Service Operations Denied, Says Google And Others

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On Wednesday, Google, Amazon, and Cloudflare announced that they were hit by the largest-known denial of service attack, which they successfully weathered. The companies have also raised an alarm over a new technique that could cause widespread disruption. Google Cloud Services parried an avalanche of rogue traffic, which was more than seven times the size of the previous record-breaking attack that they thwarted last year. Cloudflare stated that the attack was thrice as large as any previous attack it had encountered. Amazon Web Services also confirmed being hit by a new type of distributed denial of service (DDoS) event. The attack began in late August and was still ongoing according to Google.


Denial of service is the most straightforward and fundamental form of web attack. It works by overwhelming targeted servers with bogus requests for data, making it impossible for legitimate web traffic to get through. As the online world has developed, so too has the power of denial of service operations, which can generate millions of bogus requests per second. The recent attacks measured by Google, Cloudflare, and Amazon were capable of generating hundreds of millions of requests per second.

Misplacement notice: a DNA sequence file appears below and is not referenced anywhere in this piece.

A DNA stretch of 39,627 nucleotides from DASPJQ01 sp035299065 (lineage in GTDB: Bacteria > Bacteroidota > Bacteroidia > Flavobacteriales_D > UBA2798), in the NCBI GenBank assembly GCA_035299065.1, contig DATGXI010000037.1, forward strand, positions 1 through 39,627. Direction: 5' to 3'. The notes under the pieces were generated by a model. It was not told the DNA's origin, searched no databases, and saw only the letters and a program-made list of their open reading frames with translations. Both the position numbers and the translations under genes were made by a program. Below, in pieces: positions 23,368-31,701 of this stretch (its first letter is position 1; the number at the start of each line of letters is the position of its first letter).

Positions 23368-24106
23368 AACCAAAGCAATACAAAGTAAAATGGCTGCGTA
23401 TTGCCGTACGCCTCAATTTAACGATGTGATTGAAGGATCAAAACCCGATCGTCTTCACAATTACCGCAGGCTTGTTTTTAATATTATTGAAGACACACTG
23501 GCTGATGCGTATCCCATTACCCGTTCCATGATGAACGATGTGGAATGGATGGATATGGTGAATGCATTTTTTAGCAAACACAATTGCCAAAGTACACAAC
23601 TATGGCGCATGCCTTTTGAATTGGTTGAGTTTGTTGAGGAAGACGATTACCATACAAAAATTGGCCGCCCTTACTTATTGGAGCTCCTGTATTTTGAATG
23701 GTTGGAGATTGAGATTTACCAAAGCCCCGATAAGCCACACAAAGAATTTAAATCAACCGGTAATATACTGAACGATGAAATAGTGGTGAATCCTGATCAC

The attackers took advantage of a weakness in HTTP/2, which is a newer version of the HTTP network protocol that underpins the World Wide Web. It makes servers particularly vulnerable to rogue requests, which can lead to widespread disruption if not countered successfully. The companies urged organizations to update their web servers to ensure that they do not remain vulnerable.


The attack was so massive that Google reported that only two minutes of one such attack “generated more requests than the total number of article views reported by Wikipedia during the entire month of September 2023.” Cloudflare said the attack was of a magnitude that “has never been seen before.” None of the three companies said who was responsible for the denial of service attacks, which have historically been difficult to pin down.


In 2016, an attack attributed to the “Mirai” network of hijacked devices hit domain name service Dyn, disrupting a swathe of high-profile websites. Therefore, it is crucial to remain vigilant and take appropriate measures to prevent such attacks.

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